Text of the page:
potential to produce snowfall rates of 1-2 inches per hour late
Sunday night and into Monday morning. Behind the passage of a 500
hPa shortwave trough, the band of snow may drop towards Wayne and
northern Cayuga Counties for a brief time mid-overnight Sunday night
before centering back upon far northern Cayuga and across western
and central Oswego counties in the pre-dawn hours Monday. It is at
this time and location that we expect the most intense part of the
snow band, and with the snow band likely to remain over the same
areas for a 4-8 hour window...warning criteria snowfall amounts are
possible. As such a Winter Storm Watch (for Lake Effect Snow) has
been issued for these two counties of northern Cayuga and Oswego

Monday morning the band of snow over Oswego County will begin to
lift northward towards the Tug Hill as high pressure from the west
begins to nudge towards the Eastern Great Lakes region. Winds will
continue to back some through the day, and as moisture depletes from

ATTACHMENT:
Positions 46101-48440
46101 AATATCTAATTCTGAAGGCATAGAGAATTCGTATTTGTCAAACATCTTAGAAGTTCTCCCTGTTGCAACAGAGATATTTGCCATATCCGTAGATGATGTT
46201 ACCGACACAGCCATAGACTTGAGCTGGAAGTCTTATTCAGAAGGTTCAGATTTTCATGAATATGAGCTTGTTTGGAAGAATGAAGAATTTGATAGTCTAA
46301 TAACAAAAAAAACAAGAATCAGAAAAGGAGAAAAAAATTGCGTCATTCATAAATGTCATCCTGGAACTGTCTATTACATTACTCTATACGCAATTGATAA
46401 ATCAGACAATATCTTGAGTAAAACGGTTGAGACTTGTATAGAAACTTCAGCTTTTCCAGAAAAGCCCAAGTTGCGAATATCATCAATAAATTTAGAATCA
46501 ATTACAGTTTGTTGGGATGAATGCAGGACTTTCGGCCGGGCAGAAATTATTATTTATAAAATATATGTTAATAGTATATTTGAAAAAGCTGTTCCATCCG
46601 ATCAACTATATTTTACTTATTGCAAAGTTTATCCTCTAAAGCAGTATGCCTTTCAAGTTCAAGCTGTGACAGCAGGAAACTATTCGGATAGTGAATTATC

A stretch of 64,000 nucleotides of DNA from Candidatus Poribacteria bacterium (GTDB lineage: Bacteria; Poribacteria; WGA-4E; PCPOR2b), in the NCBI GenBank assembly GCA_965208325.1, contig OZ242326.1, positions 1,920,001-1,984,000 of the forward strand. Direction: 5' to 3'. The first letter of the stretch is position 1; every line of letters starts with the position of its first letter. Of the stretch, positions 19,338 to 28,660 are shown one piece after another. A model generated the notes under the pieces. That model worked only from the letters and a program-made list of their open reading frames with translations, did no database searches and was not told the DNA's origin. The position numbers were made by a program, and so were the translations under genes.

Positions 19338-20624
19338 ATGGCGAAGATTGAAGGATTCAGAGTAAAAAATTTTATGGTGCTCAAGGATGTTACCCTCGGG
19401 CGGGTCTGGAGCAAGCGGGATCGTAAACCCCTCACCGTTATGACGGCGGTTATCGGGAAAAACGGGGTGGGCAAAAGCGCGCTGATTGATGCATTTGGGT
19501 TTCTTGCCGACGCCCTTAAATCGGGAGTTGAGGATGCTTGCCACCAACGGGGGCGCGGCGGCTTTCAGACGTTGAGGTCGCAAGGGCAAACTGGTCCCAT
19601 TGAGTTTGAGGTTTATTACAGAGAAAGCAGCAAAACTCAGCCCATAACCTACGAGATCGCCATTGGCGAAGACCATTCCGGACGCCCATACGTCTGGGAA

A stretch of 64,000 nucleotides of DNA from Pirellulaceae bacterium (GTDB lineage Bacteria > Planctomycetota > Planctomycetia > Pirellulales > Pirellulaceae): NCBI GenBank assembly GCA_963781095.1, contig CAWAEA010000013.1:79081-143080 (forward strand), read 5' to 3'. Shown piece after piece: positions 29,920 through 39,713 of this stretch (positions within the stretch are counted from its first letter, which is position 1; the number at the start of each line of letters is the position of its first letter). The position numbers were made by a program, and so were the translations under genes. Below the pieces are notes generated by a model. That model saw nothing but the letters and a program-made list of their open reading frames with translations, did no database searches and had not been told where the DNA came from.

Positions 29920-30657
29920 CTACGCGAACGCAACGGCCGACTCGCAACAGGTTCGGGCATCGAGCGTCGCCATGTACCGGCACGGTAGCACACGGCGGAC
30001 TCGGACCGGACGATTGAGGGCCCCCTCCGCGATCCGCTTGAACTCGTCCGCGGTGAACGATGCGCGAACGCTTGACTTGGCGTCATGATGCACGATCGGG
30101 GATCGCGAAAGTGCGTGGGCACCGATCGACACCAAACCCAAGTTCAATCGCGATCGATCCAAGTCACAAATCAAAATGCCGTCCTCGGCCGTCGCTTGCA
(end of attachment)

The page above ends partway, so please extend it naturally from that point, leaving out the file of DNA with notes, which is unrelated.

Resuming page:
the snow dentritic zone, and inversion heights lower the intensity
to the lake effect snow will diminish, such that it will be in a
much weaker form by time it reaches the central Tug Hill. Here a few
inches of snow will be possible before the band broadens and
dissipates Monday evening.

Later Monday night and into Tuesday a period of dry weather is
expected as an axis of the surface high pressure crosses the region.
Skies will clear Monday night, but a southerly breeze will prevent
temperatures from rapidly dropping, with overnight lows in the lower
30s. Tuesday, these southerly winds will increase further, with
gusts up to 30-40 mph. Highest gusts will likely be across the hill
tops of SW NYS, where a 55 knot LLJ will occasionally produce gusts
30 to 35 mph, and also across the lake plain of WNY where downslope
flow, and under the strong LLJ may bring gusts upwards towards 40
mph. These winds and warming aloft will bring afternoon temperatures
into the 40s to low to mid 50s. Warmest areas will be the Lake
Plains and Genesee Valley, except for SE of Lake Ontario where a
fresh snowpack will slow warming.

Surface low pressure will cut across the Central Great Lakes
Tuesday, deepening to about 985 mb as it crosses James Bay Tuesday
night. Aloft another potent shortwave trough will be crossing the
central Great Lakes, pushing the cold front eastward. Ahead of the
cold front clouds will begin to increase through Tuesday afternoon,